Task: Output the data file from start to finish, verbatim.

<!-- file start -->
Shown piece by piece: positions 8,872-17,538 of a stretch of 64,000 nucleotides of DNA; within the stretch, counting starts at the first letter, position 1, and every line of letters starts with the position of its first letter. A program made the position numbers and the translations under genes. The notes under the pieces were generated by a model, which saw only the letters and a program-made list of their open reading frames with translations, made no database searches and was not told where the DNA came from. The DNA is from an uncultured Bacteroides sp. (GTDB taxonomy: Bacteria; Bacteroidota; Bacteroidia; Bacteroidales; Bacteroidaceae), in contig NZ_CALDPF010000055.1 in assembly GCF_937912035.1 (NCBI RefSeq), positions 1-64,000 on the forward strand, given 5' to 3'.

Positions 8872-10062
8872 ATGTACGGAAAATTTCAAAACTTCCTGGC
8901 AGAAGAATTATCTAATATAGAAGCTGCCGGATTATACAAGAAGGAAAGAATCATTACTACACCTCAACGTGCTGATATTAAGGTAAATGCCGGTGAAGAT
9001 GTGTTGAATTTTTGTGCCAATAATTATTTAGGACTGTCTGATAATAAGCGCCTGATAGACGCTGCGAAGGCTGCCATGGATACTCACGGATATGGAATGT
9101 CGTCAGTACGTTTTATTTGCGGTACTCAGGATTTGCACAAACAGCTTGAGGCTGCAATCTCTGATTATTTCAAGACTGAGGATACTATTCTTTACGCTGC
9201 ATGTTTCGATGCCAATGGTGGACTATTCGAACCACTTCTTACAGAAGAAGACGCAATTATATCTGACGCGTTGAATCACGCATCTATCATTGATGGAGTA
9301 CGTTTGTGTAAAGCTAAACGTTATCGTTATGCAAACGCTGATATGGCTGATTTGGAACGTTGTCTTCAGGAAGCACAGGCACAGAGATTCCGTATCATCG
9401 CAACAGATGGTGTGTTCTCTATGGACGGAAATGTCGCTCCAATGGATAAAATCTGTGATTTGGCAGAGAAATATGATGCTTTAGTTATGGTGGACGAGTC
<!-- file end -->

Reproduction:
Shown piece by piece: positions 8,872-17,538 of a stretch of 64,000 nucleotides of DNA; within the stretch, counting starts at the first letter, position 1, and every line of letters starts with the position of its first letter. A program made the position numbers and the translations under genes. The notes under the pieces were generated by a model, which saw only the letters and a program-made list of their open reading frames with translations, made no database searches and was not told where the DNA came from. The DNA is from an uncultured Bacteroides sp. (GTDB taxonomy: Bacteria; Bacteroidota; Bacteroidia; Bacteroidales; Bacteroidaceae), in contig NZ_CALDPF010000055.1 in assembly GCF_937912035.1 (NCBI RefSeq), positions 1-64,000 on the forward strand, given 5' to 3'.

Positions 8872-10062
8872 ATGTACGGAAAATTTCAAAACTTCCTGGC
8901 AGAAGAATTATCTAATATAGAAGCTGCCGGATTATACAAGAAGGAAAGAATCATTACTACACCTCAACGTGCTGATATTAAGGTAAATGCCGGTGAAGAT
9001 GTGTTGAATTTTTGTGCCAATAATTATTTAGGACTGTCTGATAATAAGCGCCTGATAGACGCTGCGAAGGCTGCCATGGATACTCACGGATATGGAATGT
9101 CGTCAGTACGTTTTATTTGCGGTACTCAGGATTTGCACAAACAGCTTGAGGCTGCAATCTCTGATTATTTCAAGACTGAGGATACTATTCTTTACGCTGC
9201 ATGTTTCGATGCCAATGGTGGACTATTCGAACCACTTCTTACAGAAGAAGACGCAATTATATCTGACGCGTTGAATCACGCATCTATCATTGATGGAGTA
9301 CGTTTGTGTAAAGCTAAACGTTATCGTTATGCAAACGCTGATATGGCTGATTTGGAACGTTGTCTTCAGGAAGCACAGGCACAGAGATTCCGTATCATCG
9401 CAACAGATGGTGTGTTCTCTATGGACGGAAATGTCGCTCCAATGGATAAAATCTGTGATTTGGCAGAGAAATATGATGCTTTAGTTATGGTGGACGAGTC